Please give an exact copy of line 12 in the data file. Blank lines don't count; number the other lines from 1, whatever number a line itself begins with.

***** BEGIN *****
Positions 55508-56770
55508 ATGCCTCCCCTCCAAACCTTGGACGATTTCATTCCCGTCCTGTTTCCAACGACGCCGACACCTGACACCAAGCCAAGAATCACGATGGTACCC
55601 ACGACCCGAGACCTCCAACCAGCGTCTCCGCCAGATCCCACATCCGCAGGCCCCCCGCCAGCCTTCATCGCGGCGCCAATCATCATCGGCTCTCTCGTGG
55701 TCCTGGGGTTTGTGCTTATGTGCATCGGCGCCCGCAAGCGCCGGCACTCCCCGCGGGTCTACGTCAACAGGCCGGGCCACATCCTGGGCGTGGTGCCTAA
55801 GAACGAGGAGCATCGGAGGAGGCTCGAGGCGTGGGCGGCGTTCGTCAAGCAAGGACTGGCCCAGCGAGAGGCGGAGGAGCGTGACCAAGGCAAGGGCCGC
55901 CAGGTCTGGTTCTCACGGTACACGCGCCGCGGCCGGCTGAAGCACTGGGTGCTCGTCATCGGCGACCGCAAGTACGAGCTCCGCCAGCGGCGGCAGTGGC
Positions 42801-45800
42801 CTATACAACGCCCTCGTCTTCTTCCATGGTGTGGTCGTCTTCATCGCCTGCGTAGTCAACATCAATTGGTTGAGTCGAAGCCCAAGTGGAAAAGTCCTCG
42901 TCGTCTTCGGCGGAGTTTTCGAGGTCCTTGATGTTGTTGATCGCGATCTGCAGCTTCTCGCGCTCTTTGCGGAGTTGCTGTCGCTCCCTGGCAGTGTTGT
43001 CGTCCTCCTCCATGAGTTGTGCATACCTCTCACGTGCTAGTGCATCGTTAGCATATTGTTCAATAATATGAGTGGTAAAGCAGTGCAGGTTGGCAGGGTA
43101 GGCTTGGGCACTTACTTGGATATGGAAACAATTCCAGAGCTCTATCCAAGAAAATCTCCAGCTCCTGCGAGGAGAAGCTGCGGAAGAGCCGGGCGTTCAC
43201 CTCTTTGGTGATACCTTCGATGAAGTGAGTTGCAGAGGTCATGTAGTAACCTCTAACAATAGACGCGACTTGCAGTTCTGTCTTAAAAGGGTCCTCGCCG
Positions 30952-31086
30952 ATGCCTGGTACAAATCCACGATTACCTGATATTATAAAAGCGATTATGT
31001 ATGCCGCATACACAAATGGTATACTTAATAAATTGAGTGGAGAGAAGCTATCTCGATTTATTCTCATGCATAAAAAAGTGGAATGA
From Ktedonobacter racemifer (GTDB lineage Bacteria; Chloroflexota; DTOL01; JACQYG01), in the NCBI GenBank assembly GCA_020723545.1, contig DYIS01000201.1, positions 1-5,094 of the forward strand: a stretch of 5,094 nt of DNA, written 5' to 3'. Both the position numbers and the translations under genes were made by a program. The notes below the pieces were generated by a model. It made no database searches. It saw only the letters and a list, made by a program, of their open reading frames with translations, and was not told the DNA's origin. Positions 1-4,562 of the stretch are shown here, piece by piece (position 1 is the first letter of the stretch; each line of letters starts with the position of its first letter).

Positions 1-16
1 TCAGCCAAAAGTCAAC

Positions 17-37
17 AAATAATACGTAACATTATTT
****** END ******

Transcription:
43201 CTCTTTGGTGATACCTTCGATGAAGTGAGTTGCAGAGGTCATGTAGTAACCTCTAACAATAGACGCGACTTGCAGTTCTGTCTTAAAAGGGTCCTCGCCG